There’s a major Mideast oil shift under way as ExxonMobil erodes Iraq’s strong-arming

Energy Shocks
Energy Shocks

A few months ago, ExxonMobil informed Iraq that, whether the government liked it or not, it intended to start drilling for oil in the autonomous region of Kurdistan. If by doing so it lost the right to produce oil in Iraq’s rich south, so be it. Now ExxonMobil may be in the midst of a deal allowing it to drill in both the north and south. If that happens, look for smoother politics in Iraq, and another step forward toward greater autonomy for the region’s Kurds.

The story is rooted in the conflicted Iraqis—they desperately want international oil companies to almost double their current production of 3.35 million barrels of oil a day, to six million barrels a day. But they want them to do so while behaving—and being paid—like salaried workers, and not the industry’s typical chest-beating, fortune-seeking roustabouts.

Over the last few years, the oil majors have played along, but with a silent wink—they have bet that, once they proved themselves, the Iraqis would reward them with a more traditional system of outsized gain for outsized performance.

It has been a bad bet—the old stingy terms have stuck, and most of the companies, including ExxonMobil, have opted to go north to the region of Kurdistan, where the contracts are much more generous. That, not incidentally, is illegal in Baghdad’s eyes. As a result, the balance of geopolitics in the region has shifted (see Quartz energy geopolitics indicator No. 10 on ExxonMobil’s role as a global Mountain). One impact is that not only are Iraq’s Kurds far more autonomous actors, but Turkey appears to be making a rapprochement with its own Kurdish population.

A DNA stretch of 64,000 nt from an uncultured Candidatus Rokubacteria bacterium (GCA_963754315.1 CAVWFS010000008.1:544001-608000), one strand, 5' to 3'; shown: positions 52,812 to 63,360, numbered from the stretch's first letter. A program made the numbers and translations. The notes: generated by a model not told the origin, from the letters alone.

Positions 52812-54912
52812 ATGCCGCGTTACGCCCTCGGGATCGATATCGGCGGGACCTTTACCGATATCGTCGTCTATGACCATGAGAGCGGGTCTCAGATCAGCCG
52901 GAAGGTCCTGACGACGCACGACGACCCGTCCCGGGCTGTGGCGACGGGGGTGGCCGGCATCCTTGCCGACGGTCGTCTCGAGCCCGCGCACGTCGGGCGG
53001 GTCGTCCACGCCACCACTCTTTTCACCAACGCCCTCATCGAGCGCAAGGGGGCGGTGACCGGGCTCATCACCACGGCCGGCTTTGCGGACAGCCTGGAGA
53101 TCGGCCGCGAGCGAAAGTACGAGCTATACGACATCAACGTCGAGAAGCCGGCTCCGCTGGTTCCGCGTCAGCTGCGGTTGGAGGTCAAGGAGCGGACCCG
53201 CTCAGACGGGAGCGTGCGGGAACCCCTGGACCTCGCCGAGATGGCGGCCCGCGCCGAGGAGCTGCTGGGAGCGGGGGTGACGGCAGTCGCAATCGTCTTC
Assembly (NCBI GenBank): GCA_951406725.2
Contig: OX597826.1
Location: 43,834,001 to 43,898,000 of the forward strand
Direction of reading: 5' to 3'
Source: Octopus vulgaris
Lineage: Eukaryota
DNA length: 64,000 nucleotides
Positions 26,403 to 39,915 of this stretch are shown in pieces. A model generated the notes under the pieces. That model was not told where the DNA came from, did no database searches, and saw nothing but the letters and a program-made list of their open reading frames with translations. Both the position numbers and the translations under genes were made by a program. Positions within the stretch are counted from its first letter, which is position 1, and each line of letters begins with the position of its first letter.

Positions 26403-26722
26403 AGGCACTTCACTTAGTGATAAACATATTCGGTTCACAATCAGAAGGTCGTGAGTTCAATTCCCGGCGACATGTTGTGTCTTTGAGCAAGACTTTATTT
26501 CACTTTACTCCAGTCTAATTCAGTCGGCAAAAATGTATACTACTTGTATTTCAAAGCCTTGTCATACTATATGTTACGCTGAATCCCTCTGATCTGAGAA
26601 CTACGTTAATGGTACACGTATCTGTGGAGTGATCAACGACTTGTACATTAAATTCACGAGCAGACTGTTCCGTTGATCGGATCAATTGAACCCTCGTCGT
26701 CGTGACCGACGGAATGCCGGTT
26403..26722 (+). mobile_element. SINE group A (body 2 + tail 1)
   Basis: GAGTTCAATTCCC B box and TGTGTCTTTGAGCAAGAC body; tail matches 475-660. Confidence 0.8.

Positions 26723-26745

The only thing for Iraq to do is to get ExxonMobil back. On Jan. 21, CEO Rex Tillerson met with Iraqi Prime Minister Nuri al-Maliki in Baghdad. Afterward, a Maliki spokesman issued terse boilerplate as a statement:

ExxonMobil asked to meet with the prime minister to know his opinion on the company’s contracts in the south and in the northern region and if there was a possibility to keep working on both contracts. The prime minister’s answer was clear to the head of Exxon that they can’t keep operating on both deals at the same time and they should observe Iraq’s laws.

In short—Tillerson needed to choose his spouse and be faithful.

The next day, Tillerson flew to Zurich, where he met with Kurdistan President Masoud Barzani. When I contacted ExxonMobil, a spokesman declined to comment, and Barzani’s office issued no details. But the CEOs of the biggest oil companies do not ordinarily fly around the world to meet with presidents and prime ministers merely to be scolded, or to make nice. A face-saving agreement is in the works.

Look for ExxonMobil to stay with its old deal in supergiant oilfield West Qurna, but with either explicit or implicit promise of better revenue. (Also look for Iraq’s next oil tender to have more generous terms).

ExxonMobil will not want to surrender its toehold in the north, either, so Kurdistan will not end up the loser: Look for a continued Kurdish effort, backed by the oil majors, to build dedicated oil and natural gas export pipelines through Turkey to the market.

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